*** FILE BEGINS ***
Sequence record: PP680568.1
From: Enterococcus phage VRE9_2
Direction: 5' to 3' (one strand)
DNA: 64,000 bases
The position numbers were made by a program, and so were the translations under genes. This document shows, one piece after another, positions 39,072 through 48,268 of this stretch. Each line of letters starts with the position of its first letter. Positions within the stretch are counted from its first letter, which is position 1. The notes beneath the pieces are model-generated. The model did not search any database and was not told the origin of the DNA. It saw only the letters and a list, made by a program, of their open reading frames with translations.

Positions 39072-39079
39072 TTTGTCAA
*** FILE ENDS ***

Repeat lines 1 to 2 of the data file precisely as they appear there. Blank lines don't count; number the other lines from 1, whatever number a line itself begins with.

Sequence record: PP680568.1
From: Enterococcus phage VRE9_2